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Hack the Stack

Using Snort and Ethereal to Master The 8 Layers of An Insecure Network

1st Edition - November 6, 2006

Authors: Stephen Watkins, George Mays, Ronald M. Bandes, Brandon Franklin, Michael Gregg, Chris Ries

Language: English
Paperback ISBN:
9 7 8 - 1 - 5 9 7 4 9 - 1 0 9 - 9
eBook ISBN:
9 7 8 - 0 - 0 8 - 0 5 0 7 7 4 - 3

This book looks at network security in a new and refreshing way. It guides readers step-by-step through the "stack" -- the seven layers of a network. Each chapter focuses on one… Read more

Hack the Stack

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This book looks at network security in a new and refreshing way. It guides readers step-by-step through the "stack" -- the seven layers of a network. Each chapter focuses on one layer of the stack along with the attacks, vulnerabilities, and exploits that can be found at that layer. The book even includes a chapter on the mythical eighth layer: The people layer.

This book is designed to offer readers a deeper understanding of many common vulnerabilities and the ways in which attacker’s exploit, manipulate, misuse, and abuse protocols and applications. The authors guide the readers through this process by using tools such as Ethereal (sniffer) and Snort (IDS). The sniffer is used to help readers understand how the protocols should work and what the various attacks are doing to break them. IDS is used to demonstrate the format of specific signatures and provide the reader with the skills needed to recognize and detect attacks when they occur.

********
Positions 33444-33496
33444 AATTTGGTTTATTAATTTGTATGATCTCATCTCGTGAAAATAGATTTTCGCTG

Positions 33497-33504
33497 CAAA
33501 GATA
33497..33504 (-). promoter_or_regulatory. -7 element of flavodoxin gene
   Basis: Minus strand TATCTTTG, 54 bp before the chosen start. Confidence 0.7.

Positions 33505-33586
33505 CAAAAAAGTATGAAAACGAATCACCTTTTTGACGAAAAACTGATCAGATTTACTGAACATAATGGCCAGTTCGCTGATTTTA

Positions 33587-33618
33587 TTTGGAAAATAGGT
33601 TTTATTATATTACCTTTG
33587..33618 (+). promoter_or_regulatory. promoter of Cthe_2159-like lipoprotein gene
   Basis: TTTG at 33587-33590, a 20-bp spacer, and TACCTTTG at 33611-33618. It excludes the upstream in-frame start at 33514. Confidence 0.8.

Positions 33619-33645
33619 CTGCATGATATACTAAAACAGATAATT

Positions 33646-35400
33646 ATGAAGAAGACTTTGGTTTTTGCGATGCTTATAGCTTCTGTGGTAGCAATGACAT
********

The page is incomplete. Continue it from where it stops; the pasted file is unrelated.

What makes this book unique is that it presents the material in a layer by layer approach which offers the readers a way to learn about exploits in a manner similar to which they most likely originally learned networking. This methodology makes this book a useful tool to not only security professionals but also for networking professionals, application programmers, and others. All of the primary protocols such as IP, ICMP, TCP are discussed but each from a security perspective. The authors convey the mindset of the attacker by examining how seemingly small flaws are often the catalyst of potential threats. The book considers the general kinds of things that may be monitored that would have alerted users of an attack.